Orphan: First Kill is an absolute blast of a movie that brings back everyone's favorite homicidal, adolescent-looking Estonian: Esther, as played again by actress Isabelle Fuhrman, reprising her role from the original 2009 film. However, the concept of an Orphan prequel was something that even the most hardcore fans were skeptical of, including the new film's director, William Brent Bell. PopCulture.com has a chance to speak exclusively with Bell, ahead of the film's forthcoming release, and he shared with us his "initial reaction" to being presented with the idea.
The script for Orphan: First Kill was written by David Coggeshall, from a script by David Leslie Johnson-McGoldrick and Alex Mace. Bell confessed that, prior to reading the screenplay, he was not too keen to take on the project. "My initial reaction was like, as a fan I'm like, 'Guys, I'm excited to read it.' But as a filmmaker, I was like.. Or I guess maybe as a fan as well. I was like, 'I mean, I'm not going to do this. Like, I don't see it working.' And then I read the script and I was like, 'Oh s—.'"
He continued, "Like I knew that something was coming because they said, 'Well, there is a twist though, but we don't want to tell you.' So it was on my radar and I know how movies work and stuff. And I don't know if it was just because I was lost in the story. I know I was expecting it. But anyway, I was like, 'Oh. S—. Okay. This is great.' And I immediately reached [out], I emailed everybody. I was like, 'You guys, I'm so impressed. You really... It's not easy to do this....' And we started working on the movie immediately and it became about how do we bring Esther back to life with Isabel, really."
One of the most impressive, and respectable elements of Orphan: First Kill, is how Bell and his filmmaking crew used practical effects to capture the illusion that Fuhrman is small than she actually is. In addition to having the other actors stand on platform shoes and occasionally having the Esther actress set lower, they also used two young stand-in actresses to help achieve the visuals. Speaking about the decision to avoid CGI, Bell revealed that "at the very beginning, it kind of wasn't even discussed much."
He continued: "It was just, okay. We had a couple script meetings and then I met with Isabelle and immediately was like, 'Wow, we can do this.' Because she looks the same, she's just a little bigger. Yeah. And I had done a lot of the similar things like making a guy who was like six feet tall with like seven feet tall. And so I had done a lot of those types of tricks before and they were totally successful and they worked and I knew how to do that or whatever. And so I just started talking to a lot of my collaborators, and everybody was pitching in different ideas, and there were so many ways to do it."
Bell went on to share, "So for me immediately, it was that and all the producers, everybody was supportive and they wanted that to work. I think some of them just thought, there's no way that ever will, or not for, this was 100 million movie or something, but, and over the course of the better part of a year, we did all sorts of tests and stuff. And then ultimately, yeah. I mean, like everybody was like, 'Oh, s—." But it was touch and go like until the last second of whether or not it like everybody would pull the trigger on doing this."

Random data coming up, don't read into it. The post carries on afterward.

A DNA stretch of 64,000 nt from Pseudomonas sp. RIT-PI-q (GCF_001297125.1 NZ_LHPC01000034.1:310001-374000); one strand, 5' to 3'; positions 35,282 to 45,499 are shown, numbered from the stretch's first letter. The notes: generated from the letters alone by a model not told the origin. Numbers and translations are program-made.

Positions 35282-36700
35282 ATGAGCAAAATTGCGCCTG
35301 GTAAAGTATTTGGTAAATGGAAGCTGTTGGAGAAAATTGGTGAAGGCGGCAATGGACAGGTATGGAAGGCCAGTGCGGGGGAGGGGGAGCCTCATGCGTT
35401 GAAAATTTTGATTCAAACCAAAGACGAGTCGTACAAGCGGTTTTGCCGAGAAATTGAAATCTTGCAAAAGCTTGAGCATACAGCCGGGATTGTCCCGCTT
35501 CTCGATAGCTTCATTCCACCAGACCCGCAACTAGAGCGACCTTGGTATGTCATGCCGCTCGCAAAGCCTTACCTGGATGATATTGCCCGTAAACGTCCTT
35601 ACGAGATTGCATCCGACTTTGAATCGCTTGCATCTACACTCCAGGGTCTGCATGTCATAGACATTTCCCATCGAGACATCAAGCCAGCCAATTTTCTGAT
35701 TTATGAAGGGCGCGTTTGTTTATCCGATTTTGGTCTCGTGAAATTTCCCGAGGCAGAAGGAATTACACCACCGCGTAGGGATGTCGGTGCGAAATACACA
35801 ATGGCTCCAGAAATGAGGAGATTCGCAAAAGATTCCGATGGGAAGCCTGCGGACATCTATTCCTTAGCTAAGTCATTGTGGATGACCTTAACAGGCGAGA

Elaborating on why they chose to skip heavy CGI, Bell explained, "I don't really think that the technology is exactly there." He later added, "It's a whole different thing. And even the scenes where we use a double and the double's not doing a whole lot, Isabelle's right there off camera doing all the dialogue with the actors. So to do a movie where you have that actor on camera with the mask on their face, and then Isabelle's recording it all, there's a lot of different ways to do that CGI face replacement stuff."
Bell admitted, "I think that technology will become better and easier to use as time goes on, but it just took away the human element of ... I think it would've taken away the human element of what she looked like, even though it's not an exact replica of original. But certainly, for the actors, it allowed them to play with the psychology of the characters more freely because they just bought into what we were doing and they're just making a movie." He then quipped, "They just have to shift their eye line down a foot."
Orphan: First Kill will begin streaming Friday, Aug. 19 on Paramount+. It will also be playing in select theaters and will be available to rent or own through certain streaming and VOD services. Fans can relive the original 2009 film, as well, on Paramount+ where it is currently streaming. Those interested in trying out a free trial of Paramount+ can do so by clicking here. See more of our interview with William Brent Bell in the video above!